Los Angeles: Are Cars a Gateway ‘Drug’ to Poor Planning and Incompetent Governing?

PLATKIN ON PLANNING-It is easy to understand how street and prescription drugs became a gateway to opioid addiction, which now kills 64,000 people per year in the United States. 

But, it is much harder to understand how that great technological wonder of the modern age, the car, has also become a deadly gateway to most of the urban ills that we cannot live with, but are hard pressed to live without. 

Who are the car addicts? 

Once cars became affordable and easy to drive, they also became extremely profitable. Many business categories, along with “addicted” public officials and drivers, soon became car-dependent. These major addiction groups include the following: 

  • Most prominent are the large international companies, like Toyota, Honda, VW, General Motors, and Ford, that made their fortunes designing, building, and selling cars and trucks. This is their business model, and they are not about to plow billions of accumulated profits into such competing and less profitable transportation alternatives as bicycles, motorcycles, scooters, skate boards, golf carts, wheel chairs, subway cars, or diesel busses. As for switching to totally different consumer products, such as microwave ovens or anti-aging face creams, forget about it. 

This is why the world’s automobile companies are currently investing $100 billion per year in research and development for new automotive technologies, especially electric and self-driving cars. They are betting that this enormous sum can keep several billion people in the driver’s seat, and that cities like Los Angeles will maintain their auto-centric built environment. Even if their path to continued profitability chokes the planet’s atmosphere, ushers in the sixth great extinction, and makes cities hell-holes, they have no intention to stop designing, manufacturing, and selling all the cars and trucks they can induce consumers to buy.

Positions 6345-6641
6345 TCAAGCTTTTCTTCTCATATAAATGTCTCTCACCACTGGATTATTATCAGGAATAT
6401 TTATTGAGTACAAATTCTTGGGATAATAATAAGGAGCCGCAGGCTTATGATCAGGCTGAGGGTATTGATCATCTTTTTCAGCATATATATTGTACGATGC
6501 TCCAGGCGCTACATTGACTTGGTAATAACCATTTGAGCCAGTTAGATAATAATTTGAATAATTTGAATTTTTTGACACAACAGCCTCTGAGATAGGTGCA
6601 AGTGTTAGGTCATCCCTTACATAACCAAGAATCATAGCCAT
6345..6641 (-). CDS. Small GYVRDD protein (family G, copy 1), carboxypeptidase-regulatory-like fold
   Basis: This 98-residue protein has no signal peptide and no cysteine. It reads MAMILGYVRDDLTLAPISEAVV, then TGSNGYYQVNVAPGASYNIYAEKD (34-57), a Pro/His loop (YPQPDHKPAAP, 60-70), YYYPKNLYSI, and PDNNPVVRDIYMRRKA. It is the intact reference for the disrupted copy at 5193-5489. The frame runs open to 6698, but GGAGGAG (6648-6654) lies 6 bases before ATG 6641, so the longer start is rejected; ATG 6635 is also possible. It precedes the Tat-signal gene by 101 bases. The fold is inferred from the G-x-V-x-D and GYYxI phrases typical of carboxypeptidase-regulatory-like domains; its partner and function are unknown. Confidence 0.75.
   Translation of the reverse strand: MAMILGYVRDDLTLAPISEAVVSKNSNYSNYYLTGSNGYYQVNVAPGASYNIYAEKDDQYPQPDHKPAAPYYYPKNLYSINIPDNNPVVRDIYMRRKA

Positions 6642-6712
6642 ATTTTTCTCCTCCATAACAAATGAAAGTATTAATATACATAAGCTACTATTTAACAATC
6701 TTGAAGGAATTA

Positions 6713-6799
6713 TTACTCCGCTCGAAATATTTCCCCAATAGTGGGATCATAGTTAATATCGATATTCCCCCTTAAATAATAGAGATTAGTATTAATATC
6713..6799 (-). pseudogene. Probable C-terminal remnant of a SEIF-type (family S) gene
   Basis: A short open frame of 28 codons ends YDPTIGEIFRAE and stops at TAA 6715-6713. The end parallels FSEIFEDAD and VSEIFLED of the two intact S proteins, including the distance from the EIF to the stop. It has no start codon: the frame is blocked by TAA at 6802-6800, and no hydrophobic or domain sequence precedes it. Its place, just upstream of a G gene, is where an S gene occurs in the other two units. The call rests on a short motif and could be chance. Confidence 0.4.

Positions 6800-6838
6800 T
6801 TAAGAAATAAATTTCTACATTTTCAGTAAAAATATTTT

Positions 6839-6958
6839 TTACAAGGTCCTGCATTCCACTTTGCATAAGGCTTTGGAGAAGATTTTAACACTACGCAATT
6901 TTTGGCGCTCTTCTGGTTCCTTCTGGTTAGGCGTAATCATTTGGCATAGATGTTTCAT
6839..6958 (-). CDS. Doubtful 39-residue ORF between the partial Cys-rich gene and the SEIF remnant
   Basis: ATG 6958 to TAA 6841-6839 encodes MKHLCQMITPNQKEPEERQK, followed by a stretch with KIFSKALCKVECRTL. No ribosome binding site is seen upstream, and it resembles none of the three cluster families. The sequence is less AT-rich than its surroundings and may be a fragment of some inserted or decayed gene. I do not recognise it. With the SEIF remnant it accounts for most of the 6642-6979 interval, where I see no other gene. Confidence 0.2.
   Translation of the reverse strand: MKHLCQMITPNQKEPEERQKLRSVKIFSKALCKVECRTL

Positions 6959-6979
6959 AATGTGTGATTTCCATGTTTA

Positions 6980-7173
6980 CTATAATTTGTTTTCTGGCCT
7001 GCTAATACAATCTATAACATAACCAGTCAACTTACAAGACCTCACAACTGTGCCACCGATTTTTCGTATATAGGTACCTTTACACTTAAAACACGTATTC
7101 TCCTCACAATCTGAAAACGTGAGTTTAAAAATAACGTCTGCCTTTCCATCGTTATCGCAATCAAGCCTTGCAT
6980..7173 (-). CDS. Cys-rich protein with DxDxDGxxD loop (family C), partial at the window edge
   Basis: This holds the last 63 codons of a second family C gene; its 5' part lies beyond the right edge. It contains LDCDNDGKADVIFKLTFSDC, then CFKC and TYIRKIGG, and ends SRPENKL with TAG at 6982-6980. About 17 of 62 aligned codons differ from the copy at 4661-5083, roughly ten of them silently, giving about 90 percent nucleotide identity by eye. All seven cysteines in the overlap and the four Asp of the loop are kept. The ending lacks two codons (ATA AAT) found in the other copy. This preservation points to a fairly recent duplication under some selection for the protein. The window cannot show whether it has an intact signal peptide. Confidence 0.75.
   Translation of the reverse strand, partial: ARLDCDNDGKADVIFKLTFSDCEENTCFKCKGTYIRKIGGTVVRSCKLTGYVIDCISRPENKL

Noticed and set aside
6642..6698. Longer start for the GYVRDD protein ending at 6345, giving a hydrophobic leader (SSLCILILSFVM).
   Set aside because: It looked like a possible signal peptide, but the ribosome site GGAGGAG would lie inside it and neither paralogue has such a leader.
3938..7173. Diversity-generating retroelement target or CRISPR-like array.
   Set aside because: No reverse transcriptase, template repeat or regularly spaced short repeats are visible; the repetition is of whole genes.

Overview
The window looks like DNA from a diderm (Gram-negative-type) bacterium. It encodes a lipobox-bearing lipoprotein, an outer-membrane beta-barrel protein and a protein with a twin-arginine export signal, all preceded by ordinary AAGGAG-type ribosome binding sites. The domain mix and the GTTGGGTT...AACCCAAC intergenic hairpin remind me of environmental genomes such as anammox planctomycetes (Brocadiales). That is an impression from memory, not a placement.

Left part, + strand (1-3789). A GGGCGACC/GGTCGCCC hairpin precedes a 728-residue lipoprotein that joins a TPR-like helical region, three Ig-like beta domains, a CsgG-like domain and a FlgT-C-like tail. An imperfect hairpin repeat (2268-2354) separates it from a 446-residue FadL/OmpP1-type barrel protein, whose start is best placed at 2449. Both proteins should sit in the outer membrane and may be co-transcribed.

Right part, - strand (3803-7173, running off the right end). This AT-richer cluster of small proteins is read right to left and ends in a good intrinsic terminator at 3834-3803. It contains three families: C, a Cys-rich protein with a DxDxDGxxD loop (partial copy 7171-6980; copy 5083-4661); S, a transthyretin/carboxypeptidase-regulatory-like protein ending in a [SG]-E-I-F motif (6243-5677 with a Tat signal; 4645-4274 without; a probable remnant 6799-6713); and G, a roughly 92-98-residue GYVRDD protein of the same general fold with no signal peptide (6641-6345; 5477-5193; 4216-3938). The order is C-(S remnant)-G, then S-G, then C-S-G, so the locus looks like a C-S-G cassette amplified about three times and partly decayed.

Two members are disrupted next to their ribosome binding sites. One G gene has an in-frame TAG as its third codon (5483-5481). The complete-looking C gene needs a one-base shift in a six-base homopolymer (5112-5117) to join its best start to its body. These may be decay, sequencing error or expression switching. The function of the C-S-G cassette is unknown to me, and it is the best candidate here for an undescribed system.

• Likewise, the world’s oil companies know that their record profits are based on the gasoline and diesel fuel consumed by cars and trucks. They, too, are not about to change to microwave ovens or face creams.
  • Next, lets take a careful look at the construction and engineering companies that build roads and freeways, bridges, auto-centric homes and entire subdivisions, apartment buildings, commercial strips, shopping centers, and parking structures. They, too, have no interest in killing the automotive goose that lays their golden eggs.
  • Next come the industries that first repair and then ultimately dismantle junked vehicles. They, too, would prefer to service and then eventually scrap old electric and driverless cars, instead of dismantling discarded microwave ovens for their parts.
    • Finally, we need to consider the driving public, especially in auto-centric cities like Los Angeles. Except for scattered early adapters, nearly all of those who can afford to own and operate cars, do so. They have adjusted to the social isolation of driving alone for work, school, shopping, errands, recreation, and socializing. 

Furthermore, as electric and self-driving cars become cheaper, safer, and easier to drive, it will become harder to break their driving habit – even when the built environment ultimately finally supports walking, bicycling, and mass transit over driving. Luckily, teens and millennials are already giving up on cars, so there is hope for the future as addicted drivers, like old soldiers, slowly fade away and the design of cities becomes less car-oriented. 

The climate change mitigation myth